The Cost of Making Gifts After January 1, 2013 Will Increase Dramatically
The next six months provide a short window of opportunity to make substantial gifts without incurring any gift tax. The Federal gift tax exemption is currently $5,120,000, enabling an individual to make aggregate lifetime gifts up to that amount without incurring gift tax (and twice that amount for a married couple). Unless Congress acts, on January 1, 2013, the Federal gift tax exemption will decrease to $1,000,000, and the maximum Federal gift tax rate on gifts in excess of that amount will rise from 35% to 55%, significantly increasing the cost of making gifts. Similar changes to the Federal generation-skipping transfer ("GST") tax rate and exemption will significantly increase the cost of gifts to grandchildren and more remote descendants.
In light of these pending changes, we recommend that you consider making gifts before year-end. By making gifts now, you can remove property from your estate, including any future appreciation on the property, and avoid estate tax on that property at your death. Gifts can be made outright or in trust and can be funded with a variety of assets, including cash, public or private securities, real estate and personal property such as art and jewelry. There are a number of techniques that can be used to structure gifts in order to preserve flexibility and control and to maximize tax advantages. For example, a donor can establish a "dynasty trust" to benefit multiple generations, with the potential to avoid transfer tax in perpetuity. To preserve flexibility, a married couple can set up a trust of which one spouse is a beneficiary. A donor with limited liquidity can consider creating a trust that holds a residence or valuable art.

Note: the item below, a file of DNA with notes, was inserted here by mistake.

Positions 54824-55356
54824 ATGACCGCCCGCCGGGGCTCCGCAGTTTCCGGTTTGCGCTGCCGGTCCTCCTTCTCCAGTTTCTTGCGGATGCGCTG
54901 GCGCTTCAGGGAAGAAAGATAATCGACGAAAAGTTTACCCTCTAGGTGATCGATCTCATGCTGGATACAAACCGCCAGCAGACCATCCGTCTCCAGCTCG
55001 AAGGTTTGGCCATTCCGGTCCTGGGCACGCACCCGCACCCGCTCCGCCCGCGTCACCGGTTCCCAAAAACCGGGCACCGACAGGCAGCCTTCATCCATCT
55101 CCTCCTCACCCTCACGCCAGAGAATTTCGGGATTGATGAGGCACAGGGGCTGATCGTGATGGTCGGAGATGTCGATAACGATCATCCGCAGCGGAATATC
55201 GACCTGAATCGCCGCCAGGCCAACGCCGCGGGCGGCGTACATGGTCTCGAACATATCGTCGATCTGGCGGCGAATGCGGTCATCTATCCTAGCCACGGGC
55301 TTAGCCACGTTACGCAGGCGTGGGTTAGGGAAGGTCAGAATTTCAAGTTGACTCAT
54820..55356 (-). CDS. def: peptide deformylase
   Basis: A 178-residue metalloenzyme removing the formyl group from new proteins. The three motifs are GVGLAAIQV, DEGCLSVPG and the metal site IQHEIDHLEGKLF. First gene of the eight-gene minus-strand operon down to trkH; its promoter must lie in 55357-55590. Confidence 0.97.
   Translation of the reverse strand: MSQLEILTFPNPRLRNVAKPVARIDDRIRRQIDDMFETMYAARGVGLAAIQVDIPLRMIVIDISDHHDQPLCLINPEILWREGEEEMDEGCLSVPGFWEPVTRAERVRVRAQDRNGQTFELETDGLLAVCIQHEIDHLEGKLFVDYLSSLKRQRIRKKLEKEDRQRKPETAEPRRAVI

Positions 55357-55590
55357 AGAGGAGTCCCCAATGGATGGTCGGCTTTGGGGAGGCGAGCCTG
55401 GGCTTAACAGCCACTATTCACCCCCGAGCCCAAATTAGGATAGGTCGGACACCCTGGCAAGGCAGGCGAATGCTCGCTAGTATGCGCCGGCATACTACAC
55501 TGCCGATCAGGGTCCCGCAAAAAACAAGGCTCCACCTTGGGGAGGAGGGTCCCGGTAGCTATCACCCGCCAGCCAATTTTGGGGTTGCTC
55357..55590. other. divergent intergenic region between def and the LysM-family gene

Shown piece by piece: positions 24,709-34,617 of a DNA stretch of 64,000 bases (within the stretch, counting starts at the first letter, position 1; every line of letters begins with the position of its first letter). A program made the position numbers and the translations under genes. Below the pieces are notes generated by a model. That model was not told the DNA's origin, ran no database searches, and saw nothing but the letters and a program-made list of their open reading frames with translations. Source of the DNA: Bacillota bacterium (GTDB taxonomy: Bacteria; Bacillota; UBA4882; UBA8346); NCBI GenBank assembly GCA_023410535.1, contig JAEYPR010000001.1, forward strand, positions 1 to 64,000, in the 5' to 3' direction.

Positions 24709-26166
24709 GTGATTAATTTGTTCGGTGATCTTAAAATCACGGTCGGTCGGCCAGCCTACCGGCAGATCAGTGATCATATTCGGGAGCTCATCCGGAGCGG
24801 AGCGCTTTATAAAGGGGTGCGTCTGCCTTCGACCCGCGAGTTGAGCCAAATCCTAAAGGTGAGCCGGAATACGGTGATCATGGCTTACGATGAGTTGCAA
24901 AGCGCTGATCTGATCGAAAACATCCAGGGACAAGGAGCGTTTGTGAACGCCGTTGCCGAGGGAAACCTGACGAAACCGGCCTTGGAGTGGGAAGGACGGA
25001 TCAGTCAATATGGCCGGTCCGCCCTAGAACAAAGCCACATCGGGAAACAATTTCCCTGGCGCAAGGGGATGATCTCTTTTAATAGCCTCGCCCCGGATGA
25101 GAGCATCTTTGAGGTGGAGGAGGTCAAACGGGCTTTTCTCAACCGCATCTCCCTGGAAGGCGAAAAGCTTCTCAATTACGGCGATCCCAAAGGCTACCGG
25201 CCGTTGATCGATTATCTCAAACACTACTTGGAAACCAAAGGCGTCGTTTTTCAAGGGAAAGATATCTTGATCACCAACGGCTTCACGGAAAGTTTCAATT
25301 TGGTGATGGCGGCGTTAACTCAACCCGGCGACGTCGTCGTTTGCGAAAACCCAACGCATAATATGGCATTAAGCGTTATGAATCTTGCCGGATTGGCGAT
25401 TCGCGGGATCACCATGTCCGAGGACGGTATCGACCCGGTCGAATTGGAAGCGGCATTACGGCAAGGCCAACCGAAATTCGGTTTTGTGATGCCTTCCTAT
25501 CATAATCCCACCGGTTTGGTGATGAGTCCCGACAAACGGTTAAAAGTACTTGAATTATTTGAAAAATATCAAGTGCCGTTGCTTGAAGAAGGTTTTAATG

Historically Low Interest Rates Make GRATs and Intra-Family Loans Highly Attractive
Interest rates are at historical lows. Consequently, it is a particularly desirable time to create grantor retained annuity trusts ("GRATs") and to make or refinance intra-family loans.
- GRATs: In a GRAT, the donor transfers assets to a trust and retains the right to receive an annual payment from the trust for a period of years. If the assets in the GRAT appreciate at a rate greater than the so-called hurdle rate, the excess appreciation will pass to the donor's beneficiaries free of gift tax when the trust terminates. The "hurdle rate" is published monthly by the Federal government. The hurdle rate for July is 1.2%, which is at a historical low. For donors who are charitably inclined, the low hurdle rate also makes charitable lead annuity trusts ("CLATs") highly attractive.
- Intra-Family Loans: By making a loan, you can provide a family member or family trust with funds at a low interest rate. The minimum interest rate that you can charge without having the foregone interest be considered a gift is published monthly by the Federal government. For July, the minimum annual interest rate applicable to an intra-family loan with a nine year term is 0.92%, which is at a historical low.